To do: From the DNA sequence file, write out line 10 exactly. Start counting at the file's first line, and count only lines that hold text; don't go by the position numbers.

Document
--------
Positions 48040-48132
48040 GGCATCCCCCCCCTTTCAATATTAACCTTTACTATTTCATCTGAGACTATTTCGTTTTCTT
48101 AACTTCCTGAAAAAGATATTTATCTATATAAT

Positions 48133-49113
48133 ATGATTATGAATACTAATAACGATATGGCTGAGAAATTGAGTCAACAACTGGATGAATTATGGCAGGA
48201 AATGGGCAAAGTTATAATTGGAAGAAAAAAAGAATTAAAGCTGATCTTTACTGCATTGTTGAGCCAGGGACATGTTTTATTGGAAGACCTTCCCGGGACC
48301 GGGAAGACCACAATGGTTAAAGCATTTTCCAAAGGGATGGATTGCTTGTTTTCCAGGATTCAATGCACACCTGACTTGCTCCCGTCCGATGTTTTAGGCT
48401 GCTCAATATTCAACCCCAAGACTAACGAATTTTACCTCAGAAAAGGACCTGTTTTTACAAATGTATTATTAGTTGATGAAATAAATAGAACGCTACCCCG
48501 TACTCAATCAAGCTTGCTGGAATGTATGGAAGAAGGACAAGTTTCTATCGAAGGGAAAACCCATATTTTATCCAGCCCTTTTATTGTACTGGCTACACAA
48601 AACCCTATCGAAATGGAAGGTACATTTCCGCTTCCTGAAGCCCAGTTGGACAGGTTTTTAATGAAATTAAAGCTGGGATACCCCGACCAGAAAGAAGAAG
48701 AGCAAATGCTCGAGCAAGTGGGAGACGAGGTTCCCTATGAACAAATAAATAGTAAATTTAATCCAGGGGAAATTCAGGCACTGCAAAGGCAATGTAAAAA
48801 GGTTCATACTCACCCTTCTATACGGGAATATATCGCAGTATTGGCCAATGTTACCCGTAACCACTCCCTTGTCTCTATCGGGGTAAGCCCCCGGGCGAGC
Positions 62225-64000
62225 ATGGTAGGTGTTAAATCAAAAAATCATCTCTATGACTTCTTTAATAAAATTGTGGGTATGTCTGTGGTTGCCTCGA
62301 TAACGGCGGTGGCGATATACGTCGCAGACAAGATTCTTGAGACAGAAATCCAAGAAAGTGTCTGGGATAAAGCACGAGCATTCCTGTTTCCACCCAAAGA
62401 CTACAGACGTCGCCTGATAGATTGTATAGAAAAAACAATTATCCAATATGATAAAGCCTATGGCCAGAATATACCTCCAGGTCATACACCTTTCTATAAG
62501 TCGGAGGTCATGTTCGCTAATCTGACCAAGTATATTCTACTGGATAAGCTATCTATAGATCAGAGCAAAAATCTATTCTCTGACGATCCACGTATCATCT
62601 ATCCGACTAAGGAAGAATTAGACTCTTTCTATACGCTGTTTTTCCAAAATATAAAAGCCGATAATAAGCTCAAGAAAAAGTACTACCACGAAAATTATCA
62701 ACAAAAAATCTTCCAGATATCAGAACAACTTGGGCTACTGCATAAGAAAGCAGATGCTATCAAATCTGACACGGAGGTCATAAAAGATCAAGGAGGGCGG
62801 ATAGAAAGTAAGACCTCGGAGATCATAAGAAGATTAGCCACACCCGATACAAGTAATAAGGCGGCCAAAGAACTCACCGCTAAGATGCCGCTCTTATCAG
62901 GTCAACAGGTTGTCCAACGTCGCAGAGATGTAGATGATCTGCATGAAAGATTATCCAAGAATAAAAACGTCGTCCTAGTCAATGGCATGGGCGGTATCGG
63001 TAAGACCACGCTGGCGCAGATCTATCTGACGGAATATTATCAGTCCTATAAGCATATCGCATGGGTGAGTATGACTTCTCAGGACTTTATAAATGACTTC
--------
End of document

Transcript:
48601 AACCCTATCGAAATGGAAGGTACATTTCCGCTTCCTGAAGCCCAGTTGGACAGGTTTTTAATGAAATTAAAGCTGGGATACCCCGACCAGAAAGAAGAAG